* It is almost impossible to conceive how a loan of money can be more amply secured than that required for the Irish railways. The sum demanded for the construction of a railway from Dublin to Cork, with branches to Limerick and Clonmel, is L.2,500,000. The repayment of interest on this, at the rate of 35 per cent., to the Government, would require an annual sum of L.87,500. The Commissioners calculate upon a return of 4 per cent., or L.100,000, upon the sum invested in the construction of the railway, which would exceed the sum required by L. 12,500. This calculation has been impeached by private speculators and their supporters as too low; but supposing it to exceed, by 1 per cent., the return which will actually be made-supposing the railway to yield but 25 per cent. on the sum expended upon its construction, or L.62,500, there would remain but L. 25,000 to be raised by the counties and cities through which the railway is to be pass. As there are eleven counties and three cities so situated, the sum required from each would amount to less than L. 1800 per annum, or an increase of something about Is. 2d. in the pound on the present Grand Jury assessments—a sum which would be repaid tenfold by the advantages likely to result from the establishment of railways. We are glad to find that the Grand Juries of the several counties alluded to, have not been deterred by the improbable supposition of the railway not fulfilling the anticipations of the Commis. sioners, from giving to the plan adopted by the Government their cordial support. We are glad to find them generally petitioning Parliament for the measure.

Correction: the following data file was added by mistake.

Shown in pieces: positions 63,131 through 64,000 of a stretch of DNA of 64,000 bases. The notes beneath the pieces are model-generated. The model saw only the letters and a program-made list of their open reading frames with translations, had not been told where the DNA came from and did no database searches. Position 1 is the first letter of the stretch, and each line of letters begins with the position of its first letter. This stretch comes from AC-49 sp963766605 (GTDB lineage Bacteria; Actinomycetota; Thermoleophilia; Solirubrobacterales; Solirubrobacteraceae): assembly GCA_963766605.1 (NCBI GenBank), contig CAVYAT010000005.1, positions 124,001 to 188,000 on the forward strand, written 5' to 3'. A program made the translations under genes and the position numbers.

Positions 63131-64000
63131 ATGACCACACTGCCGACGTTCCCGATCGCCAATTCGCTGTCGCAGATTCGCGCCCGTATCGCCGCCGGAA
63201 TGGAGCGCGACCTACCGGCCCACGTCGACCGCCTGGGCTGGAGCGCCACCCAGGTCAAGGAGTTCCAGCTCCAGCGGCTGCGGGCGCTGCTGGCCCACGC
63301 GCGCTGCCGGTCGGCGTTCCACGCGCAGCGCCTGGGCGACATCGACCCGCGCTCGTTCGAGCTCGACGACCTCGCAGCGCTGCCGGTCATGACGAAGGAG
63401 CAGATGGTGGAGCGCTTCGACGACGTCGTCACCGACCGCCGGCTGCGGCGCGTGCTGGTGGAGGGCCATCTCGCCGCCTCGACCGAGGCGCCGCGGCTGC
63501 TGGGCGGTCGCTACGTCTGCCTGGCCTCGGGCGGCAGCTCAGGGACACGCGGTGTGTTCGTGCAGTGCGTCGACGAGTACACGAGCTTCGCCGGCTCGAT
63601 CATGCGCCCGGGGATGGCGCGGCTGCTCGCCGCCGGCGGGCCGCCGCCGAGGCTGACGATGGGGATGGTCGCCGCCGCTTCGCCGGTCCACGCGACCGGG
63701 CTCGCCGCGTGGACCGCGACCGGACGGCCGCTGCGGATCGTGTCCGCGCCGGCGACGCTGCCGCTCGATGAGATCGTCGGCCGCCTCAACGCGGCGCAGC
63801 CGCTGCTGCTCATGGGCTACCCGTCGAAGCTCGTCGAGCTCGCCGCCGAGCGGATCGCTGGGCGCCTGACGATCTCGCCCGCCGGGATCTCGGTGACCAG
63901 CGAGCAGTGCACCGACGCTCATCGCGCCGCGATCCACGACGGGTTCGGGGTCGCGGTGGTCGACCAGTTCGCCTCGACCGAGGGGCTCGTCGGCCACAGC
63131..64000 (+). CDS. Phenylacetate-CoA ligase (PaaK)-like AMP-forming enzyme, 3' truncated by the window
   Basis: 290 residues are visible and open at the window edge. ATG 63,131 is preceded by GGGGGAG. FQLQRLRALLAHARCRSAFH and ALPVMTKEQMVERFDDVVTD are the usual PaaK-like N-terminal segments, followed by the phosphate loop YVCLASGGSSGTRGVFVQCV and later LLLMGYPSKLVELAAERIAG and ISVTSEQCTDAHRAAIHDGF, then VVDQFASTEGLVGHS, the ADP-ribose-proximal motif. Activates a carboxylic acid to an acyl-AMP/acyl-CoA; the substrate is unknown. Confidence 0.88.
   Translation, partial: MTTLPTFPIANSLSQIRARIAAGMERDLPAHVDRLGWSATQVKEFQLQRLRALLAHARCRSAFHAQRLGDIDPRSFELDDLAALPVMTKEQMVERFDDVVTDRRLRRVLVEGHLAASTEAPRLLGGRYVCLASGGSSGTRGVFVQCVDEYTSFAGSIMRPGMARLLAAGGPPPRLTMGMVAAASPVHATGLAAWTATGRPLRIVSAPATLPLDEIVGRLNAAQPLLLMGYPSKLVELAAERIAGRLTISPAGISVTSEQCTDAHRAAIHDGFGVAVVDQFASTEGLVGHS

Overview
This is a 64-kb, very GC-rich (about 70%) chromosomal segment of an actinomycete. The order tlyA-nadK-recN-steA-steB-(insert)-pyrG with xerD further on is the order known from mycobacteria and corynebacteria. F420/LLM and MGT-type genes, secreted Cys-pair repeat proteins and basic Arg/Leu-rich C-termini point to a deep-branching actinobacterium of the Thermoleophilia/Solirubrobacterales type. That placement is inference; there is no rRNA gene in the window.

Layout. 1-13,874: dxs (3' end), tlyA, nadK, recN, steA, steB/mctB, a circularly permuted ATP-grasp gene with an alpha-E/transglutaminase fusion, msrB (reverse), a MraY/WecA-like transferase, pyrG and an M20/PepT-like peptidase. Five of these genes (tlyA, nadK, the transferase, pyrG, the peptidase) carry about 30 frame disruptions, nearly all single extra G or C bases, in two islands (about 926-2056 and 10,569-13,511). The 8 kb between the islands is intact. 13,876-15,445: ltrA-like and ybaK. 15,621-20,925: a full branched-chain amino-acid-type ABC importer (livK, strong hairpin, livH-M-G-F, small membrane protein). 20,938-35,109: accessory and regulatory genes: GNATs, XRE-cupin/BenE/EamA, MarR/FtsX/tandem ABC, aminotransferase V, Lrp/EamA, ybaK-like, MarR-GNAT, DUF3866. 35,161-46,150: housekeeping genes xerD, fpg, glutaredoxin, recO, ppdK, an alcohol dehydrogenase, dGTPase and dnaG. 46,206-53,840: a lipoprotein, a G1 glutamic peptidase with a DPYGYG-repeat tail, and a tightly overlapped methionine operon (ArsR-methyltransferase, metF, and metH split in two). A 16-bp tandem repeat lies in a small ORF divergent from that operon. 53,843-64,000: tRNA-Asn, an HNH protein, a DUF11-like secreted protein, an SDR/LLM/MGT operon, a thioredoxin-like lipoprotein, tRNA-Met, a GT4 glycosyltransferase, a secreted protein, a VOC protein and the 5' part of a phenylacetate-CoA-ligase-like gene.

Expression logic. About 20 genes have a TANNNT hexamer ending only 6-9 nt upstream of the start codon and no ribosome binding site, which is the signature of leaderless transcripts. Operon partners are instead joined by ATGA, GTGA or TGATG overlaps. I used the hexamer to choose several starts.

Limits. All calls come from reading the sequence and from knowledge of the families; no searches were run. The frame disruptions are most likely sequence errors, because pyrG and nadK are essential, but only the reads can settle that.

land English is our object, let us give her our English habits as well as our English laws, and our English comforts as well as our English institutions. Give her work for the industrious, and bread for the people. These are the foundations of public tranquillity amongst ourselves. If we enjoy a superior peace and a superior morality, these are the causes. Give Ireland the same advantages, and we may retrench the vast expenditure for police and military, rendered necessary by the want of the humane and civilized securities for order.
ART. VII. - Memoirs of the Life and Adventures of Colonel
Maceroni, late Aide-de-camp to Joachim Murat, King of Nuples. 2 vols 8vo. London : 1838.
and although written hastily, and with little method, it may well stand by the side of the most approved autobiographies, from the number of strange scenes in which the adventurous life: of the author has been passed, and the great frankness and sincerity with which he gives his description of them. He is evidently a man of great spirit, ingenuity, and resources; and, like others of this caste, he has had much to complain of in respect of worldly success; although, like them too, he is willing to make an unequal distribution of the cause of his failures, and to ascribe some things to fortune which belong to the province of wisdom and prudence.